Ahead of the Army

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Language: English
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“Boom! Boom! Boom!”

The long surges of the Gulf of Mexico were beating heavily upon the sandy beach of Point Isabel, but the dull and boding sounds were not the roar of the surf. There came a long silence, and then another boom. Each in succession entered the white tents of the American army on the upland, carrying with it a message of especial importance to all who were within. It was also of more importance to the whole world than any man who heard it could then have imagined. It spoke to the sentries at their posts, and compelled them to turn and listen. It halted all patrolling and scouting parties, making them stand still to utter sudden exclamations. More than one mounted officer reined in his horse to hear, and then wheeled to spur away toward the tent of General Zachary Taylor, commanding the forces of the United States upon the Rio Grande.

In one small tent, in the camp of the Seventh Infantry, the first boom stirred up a young man who had been sleeping, and he may have been dreaming of home. He was in the uniform of a second lieutenant, and in one respect he was exactly like all the other younger officers and most of the men of that army, for never before had they heard the sound of a hostile cannon. War was new to them, and they were not aware how many of them were now entering a preparatory school in which they were to be trained for service in a war of vastly greater proportions and for the command of its contending armies, on either side.

Up sprang the young lieutenant and stepped to the door of his tent. He was short, strongly built, and his alert, vigorous movements indicated unusual nerve, vitality, and muscular strength.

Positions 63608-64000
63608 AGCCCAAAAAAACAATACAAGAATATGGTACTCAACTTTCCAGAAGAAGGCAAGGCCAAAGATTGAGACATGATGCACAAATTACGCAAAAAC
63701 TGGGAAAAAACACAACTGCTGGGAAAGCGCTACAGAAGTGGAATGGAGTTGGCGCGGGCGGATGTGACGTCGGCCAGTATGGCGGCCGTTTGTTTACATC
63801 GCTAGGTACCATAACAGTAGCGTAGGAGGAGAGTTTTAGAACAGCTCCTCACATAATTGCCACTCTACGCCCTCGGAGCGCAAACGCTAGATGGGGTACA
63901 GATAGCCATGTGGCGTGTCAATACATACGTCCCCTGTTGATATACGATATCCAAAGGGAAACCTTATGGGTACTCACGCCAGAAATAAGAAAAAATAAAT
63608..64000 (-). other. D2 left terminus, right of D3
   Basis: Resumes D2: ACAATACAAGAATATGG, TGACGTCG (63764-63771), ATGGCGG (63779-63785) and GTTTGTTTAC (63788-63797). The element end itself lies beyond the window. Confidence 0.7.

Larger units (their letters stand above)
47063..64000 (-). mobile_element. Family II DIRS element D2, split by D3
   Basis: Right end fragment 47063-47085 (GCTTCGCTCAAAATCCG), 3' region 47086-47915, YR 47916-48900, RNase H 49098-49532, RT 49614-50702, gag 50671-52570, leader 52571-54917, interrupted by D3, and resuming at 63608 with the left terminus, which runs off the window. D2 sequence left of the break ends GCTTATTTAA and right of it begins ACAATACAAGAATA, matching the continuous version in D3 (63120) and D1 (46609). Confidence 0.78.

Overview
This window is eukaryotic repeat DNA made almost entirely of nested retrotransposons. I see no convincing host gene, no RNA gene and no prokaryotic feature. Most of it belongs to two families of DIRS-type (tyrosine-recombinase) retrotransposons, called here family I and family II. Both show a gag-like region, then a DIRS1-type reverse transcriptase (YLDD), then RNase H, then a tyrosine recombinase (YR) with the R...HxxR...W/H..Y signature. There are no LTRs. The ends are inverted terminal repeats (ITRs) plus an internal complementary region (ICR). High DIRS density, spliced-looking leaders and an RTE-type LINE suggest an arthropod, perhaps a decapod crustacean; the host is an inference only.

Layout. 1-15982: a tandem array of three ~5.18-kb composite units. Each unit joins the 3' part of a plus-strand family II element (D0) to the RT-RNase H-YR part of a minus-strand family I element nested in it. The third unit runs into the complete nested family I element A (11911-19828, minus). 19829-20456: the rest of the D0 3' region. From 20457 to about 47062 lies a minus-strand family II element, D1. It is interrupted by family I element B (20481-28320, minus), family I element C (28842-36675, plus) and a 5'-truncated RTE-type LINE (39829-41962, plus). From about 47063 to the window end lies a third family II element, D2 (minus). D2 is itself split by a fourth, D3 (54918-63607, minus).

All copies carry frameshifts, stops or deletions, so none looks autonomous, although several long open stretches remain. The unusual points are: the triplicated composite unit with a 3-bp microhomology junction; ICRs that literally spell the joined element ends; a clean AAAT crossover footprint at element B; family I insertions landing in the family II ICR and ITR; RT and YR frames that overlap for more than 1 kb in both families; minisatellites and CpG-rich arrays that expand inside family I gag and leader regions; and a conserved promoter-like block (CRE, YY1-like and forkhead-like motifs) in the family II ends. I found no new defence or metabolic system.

“Grant, my boy,” he muttered to himself, “that comes from the fort! The Mexicans are attacking! It’s more than twenty miles away. I didn’t know you could hear guns as far as that, but the wind’s in the right direction. Hurrah! The war has begun!”

He was only half right. The war had been begun long years before by aggressive American settlers in the Spanish-Mexican State of Texas. Now, at last, the United States had taken up the same old conflict, and only about half of the American people at all approved of it.

Grant did not linger in front of his tent. He walked rapidly away to where stood a group of officers, hardly any of them older than himself.

“Meade,” he demanded of one of them, “what do you think of that?”

“I think I don’t know how long that half-finished fort can hold out,” responded Lieutenant Meade, and half a dozen other voices instantly agreed with him as to the perils surrounding the small besieged garrison.

It was hardly possible, they said, that it could hold out until the arrival of the main army. This, too, would have to fight all the way against superior numbers, but that was a thing which it could do, and they were all wild with eagerness to be on the march, in answer to the summons of those far-away guns.

There were no railroads to speak of, and only the first small beginnings of telegraphs in the year 1846....